- Garlic - about 3/4 planted
- Two of our greenhouses seeded with winter greens, herbs and root crops
- Dug 1 (of 10) rows of dahlias. washed them. Divided and stored about 1/2 of that first row. (ugh, that doesn't feel like that much)
- Pre-sprouted and planted into trays 25 varieties of sweet peas
- plus did all the regular harvesting, deliveries, csa, smmoking and drying peppers, pickling and processing for winter csa . . .
But next week will be our first (and possibly only??) "week off" this year. We have no farmers market and no csa. We plan on capitalizing on this time to catch up all these chores I keep blabbing on about. I will definitely bring you along and show you everything we get done. I foresee a lot of spring bulb planting, continued garlic planting and dahlia tuber sweatshop going on.
In the mean time we do have a farmers market this Saturday in Prescott (same time and place we have been all summer). Time to stock up for the next two weeks. We have a beautiful crop (and first fall pick) of spinach. The carrots are awesome and so sweet. Parsnips, turnips, mums, lisianthus. Peppers, peppers, peppers, peppers. Who knows when the frost will come again and take them out for good. Time to fill that freezer. No market next Saturday. Then look for our new location and later winter hours (see box below for all the details).
Since we started planting garlic and I always get a lot of questions about the process, I thought I would give you a quick lowdown of how we grow garlic. It is such a satisfying crop to grow. FYI, you can buy our garlic bulbs now at the market and plant them, exactly as I describe below. It is an easy crops, but fall planting is key. You won't regret it.
The garlic cycle. We plant in October and harvest in June/July. We sort out the largest bulbs of garlic from the previous year's crop for planting. Bulbs are broken into individual cloves. We push each clove into the soil, one at a time, pointy side up, about 2" deep and 4" apart into well prepared and amended soil. - it's pretty tedious, but each clove will become a whole bulb! We water them once or twice in the fall and they begin to grow roots and may send a bit of a green shoot up after a few weeks, then they pretty much just sit there all winter hibernating. We mulch with straw to protect from the heavy frost. In spring they come on early because of all the underground root development slowly happening over winter. The garlic grows taller and taller as the days warm and lengthen. We start harvesting green garlic as soon as it's up to size. We love green garlic (it comes in at just the right time when the last of our stored garlic is dried out, moldy or sprouted and headed off to the compost heap). In the last few weeks of growth the bulbs really start to swell and the individual cloves mature as the papers form to protect the bulbs. In June, we cut the water and harvest as soon as a few sets of leaves begin to dry. We harvest the entire crop and allow it to cure for a few weeks in a warm and dry location. Then this crops is ready to use for the next 8 or so months. There isn't much that we grow that has such a long shelf life as garlic. We save our own garlic for replanting in the fall. We have been using the same garlic for so many years that we have lost count. But original stock came from Becky Routson who got it from Molly Beverly who used to grow a few acres of garlic in Chino Valley. I love the long legacy of this planting stock. Molly I know you are reading this - so what can you add to the story?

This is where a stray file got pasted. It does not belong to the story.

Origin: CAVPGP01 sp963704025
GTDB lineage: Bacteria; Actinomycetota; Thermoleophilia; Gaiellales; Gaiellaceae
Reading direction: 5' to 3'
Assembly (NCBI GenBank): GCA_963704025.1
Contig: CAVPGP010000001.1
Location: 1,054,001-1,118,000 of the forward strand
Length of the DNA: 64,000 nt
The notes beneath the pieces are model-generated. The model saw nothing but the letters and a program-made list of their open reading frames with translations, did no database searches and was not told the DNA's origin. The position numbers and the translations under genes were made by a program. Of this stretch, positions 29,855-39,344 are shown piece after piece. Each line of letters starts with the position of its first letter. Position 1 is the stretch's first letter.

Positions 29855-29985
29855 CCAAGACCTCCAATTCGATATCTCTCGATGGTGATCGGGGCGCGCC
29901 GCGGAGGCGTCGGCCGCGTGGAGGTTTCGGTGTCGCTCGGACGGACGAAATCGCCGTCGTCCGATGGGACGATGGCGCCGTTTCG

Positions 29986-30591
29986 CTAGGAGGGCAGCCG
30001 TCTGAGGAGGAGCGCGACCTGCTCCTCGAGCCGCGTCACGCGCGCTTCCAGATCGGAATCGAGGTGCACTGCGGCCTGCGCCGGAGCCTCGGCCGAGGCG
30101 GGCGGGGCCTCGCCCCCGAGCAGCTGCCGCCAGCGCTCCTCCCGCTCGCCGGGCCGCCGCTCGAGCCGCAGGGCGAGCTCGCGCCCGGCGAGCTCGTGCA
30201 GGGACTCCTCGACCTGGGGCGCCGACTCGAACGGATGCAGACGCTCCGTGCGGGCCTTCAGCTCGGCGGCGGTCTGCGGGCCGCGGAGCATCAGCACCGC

We are still taking sign up for 2019 CSA shares. We offer flowers and veggie shares (winter shares are sold out). These shares are offered for pick-up in Prescott or at the farm - head over to our CSA page for more info.
We are also hosting a design competition for a special CSA lover t-shirt - check out the details here.
spinach season is on
The garlic cycle
More pickling in progress to help ensure we will have enough to supply our winter CSA.
Check out the pickled onion recipe below if you want to try this yourself. Perfect way to preserve your onions if they are starting to sprout.
bronze fennel really puttin' out the fall vibes
the lisianthus is still going strong
swiss chard plants ready to transplant into the tunnel for winter
look at all these mums - love the diversity - still working on stem length and a better staking systems
cutting back the dahlia stalks before undercutting and lifting the clumps
dahlia tubers, washed and divided
lots of dahlia 'trash' gets produced in the process
oooooh - the sunflowers made it, they bloom on much shorter stalks this time of year (still waiting on those reds and browns though - maybe next week,
photo: Lauren Ristow
At the market this week
spring salad mix
carrots - orange and rainbow with tops
kale - curly and lacinato
broccolini and broccoli (limited)
potatoes (merlot, desiree, butterball)
beets with tops
tomatoes - romas
onions - red and yellow
winter squash: butternut, spaghetti, pumpkin, delicata, black futsu
Peppers: shishito, padron, serrano ,jalapeño, bells (all colors), pimentos, lipstick, gypsy, banana, chargers, sahuaro, sugar, poblano
mason jar bouquets
dahlias (very limited)
where and when to find us:
- Self serve farm stand, at the farm, open every day, daylight hours
- Prescott WINTER Market: Saturdays, November 10, 2018 – May 4, 2019 | 10:00 am – 1:00 Prescott High School - 1050 Ruth Street
****SPECIAL HOURS: Sunday, November 18, 10-1 (in place of November 17 market). Sunday, January 27, 10-1 (in place of January 26 market) ****
- Flagstaff Community Market - City Hall Parking Lot - Aspen Ave., Sundays 8-Noon - CLOSED until May 2019